US EPA backs down on smog goals but tightens limit
The United States will enforce standards on smog pollution set in 2008 under the Bush administration after the White House gave way to pressure from business groups to drop proposals for stricter limits.
Lisa Jackson, administrator of the Environmental Protection Agency (EPA), told a congressional hearing on 22 September that her office will enforce a ground level ozone limit of 75 parts per billion (ppb).
The new standard – cutting the current limit of 84 ppb adopted in 1997 – is expected to raise costs for power generators as states are forced to tighten their controls.
President Barack Obama had killed an EPA plan to cut levels to between 60 and 70 ppb on the grounds of protecting the faltering US economy from regulatory burdens. The agency had estimated stricter limits would cost the economy as much as $90m per year.
Air quality fails the 2008 standard in 52 areas – including Baltimore, San Diego, Dallas-Fort Worth and parts of Los Angeles – the EPA said in a memo informing state and local air agencies about the new limits.
US quake shows need for nuclear checks, says NRC chairman
A 5.8-magnitude earthquake that rocked the US East Coast shows the need to analyse new seismic risks for nuclear plants and to invest in upgraded defences, said the chairman of the US’s Nuclear Regulatory Commission (NRC).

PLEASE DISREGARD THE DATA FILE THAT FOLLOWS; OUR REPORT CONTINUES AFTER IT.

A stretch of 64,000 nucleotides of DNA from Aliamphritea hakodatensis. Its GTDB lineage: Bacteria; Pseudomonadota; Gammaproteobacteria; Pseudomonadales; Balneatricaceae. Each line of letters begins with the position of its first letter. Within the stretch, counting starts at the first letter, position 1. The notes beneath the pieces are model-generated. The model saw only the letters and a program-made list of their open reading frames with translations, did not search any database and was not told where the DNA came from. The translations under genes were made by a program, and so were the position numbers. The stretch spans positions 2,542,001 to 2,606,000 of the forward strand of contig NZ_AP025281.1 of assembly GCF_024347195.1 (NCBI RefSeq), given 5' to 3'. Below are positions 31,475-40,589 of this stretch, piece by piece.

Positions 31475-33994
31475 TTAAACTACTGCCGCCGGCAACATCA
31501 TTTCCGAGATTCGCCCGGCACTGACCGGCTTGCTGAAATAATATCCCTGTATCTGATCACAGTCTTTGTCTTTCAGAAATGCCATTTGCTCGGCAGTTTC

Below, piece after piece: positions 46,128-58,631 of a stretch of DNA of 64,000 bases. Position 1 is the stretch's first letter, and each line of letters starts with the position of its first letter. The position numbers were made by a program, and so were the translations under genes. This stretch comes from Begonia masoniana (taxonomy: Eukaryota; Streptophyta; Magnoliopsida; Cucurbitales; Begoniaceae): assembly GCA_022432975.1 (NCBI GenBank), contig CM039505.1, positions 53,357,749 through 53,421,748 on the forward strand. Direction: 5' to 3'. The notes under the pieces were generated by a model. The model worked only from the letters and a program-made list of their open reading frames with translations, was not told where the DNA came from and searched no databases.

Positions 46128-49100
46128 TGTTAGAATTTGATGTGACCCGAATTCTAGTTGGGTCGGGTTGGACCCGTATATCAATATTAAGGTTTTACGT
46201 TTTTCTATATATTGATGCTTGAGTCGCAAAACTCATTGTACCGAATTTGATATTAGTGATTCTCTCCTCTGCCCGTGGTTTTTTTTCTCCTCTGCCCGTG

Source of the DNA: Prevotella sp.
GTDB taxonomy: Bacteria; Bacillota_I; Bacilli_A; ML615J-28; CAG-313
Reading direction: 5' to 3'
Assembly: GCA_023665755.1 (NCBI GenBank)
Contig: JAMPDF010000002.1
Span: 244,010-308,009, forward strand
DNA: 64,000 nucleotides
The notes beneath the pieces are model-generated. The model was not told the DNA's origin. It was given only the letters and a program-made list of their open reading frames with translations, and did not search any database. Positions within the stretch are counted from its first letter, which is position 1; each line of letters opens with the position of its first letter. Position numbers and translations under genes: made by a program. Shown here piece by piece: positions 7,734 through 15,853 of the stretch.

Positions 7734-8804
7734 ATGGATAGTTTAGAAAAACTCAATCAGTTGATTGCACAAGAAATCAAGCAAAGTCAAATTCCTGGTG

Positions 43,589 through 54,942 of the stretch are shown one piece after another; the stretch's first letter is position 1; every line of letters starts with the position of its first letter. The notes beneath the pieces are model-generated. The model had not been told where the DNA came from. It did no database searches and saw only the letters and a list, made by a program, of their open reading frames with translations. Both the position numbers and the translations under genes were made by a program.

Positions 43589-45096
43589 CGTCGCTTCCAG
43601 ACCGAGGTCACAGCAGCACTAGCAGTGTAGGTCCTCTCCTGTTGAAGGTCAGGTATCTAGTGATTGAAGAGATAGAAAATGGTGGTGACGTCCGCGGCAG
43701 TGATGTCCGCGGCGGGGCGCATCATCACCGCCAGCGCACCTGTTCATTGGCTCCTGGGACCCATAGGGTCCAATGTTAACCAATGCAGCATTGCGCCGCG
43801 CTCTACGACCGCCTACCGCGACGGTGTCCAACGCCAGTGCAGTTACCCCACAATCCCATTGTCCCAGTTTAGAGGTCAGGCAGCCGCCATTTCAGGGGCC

The quake on 23 August shut down Dominion Resources Inc’s North Anna nuclear power plant.
Since 1991, the NRC has been working towards requiring plants to more regularly model quake risks. “I certainly expect… [some] plants will need to make modifications as a result,” said Gregory Jaczko.
Argentina budgets for increased imports of gas and electricity
Argentina’s government is seeking about $1bn extra financing next year for higher imports of fuel, natural gas and electricity in the 2012 federal budget.
The budget seeks permission to issue 10bn peso ($2.38bn) in treasury notes to help guarantee energy imports – up from 6bn peso ($1.43bn) in the proposed 2011 budget. The funds will be used “as a guarantee for the acquisition of liquid and gas fuels [and] the importation of electric power”.
Brazil plans to build another five nuclear reactors
Brazil is planning to build five more nuclear reactors to add to the two already operating at its sole nuclear plant at Angra dos Reis, energy minister Edison Lobao told the state news agency on 15 September.
“Despite the recent incidents in Japan, Brazil is sticking to its policy of expanding its nuclear programme,” said Lobao.
Construction of a third reactor is already underway at Angra and is due to complete in 2015. The new reactor would add 1.3 GW to the 2 GW plant’s capacity.
Lobao gave no timeframe for the additional four units but said they would be built in new plants elsewhere in Brazil. Under earlier energy policy four reactors would be online by 2025.
Brazil currently relies overwhelmingly on hydropower and derives only 3 per cent of its electricity from the Angra plant. Yet economic expansion is now outstripping supply, triggering blackouts.
A study into Brazil’s nuclear security after the Fukushima disaster found no risk of a similar incident.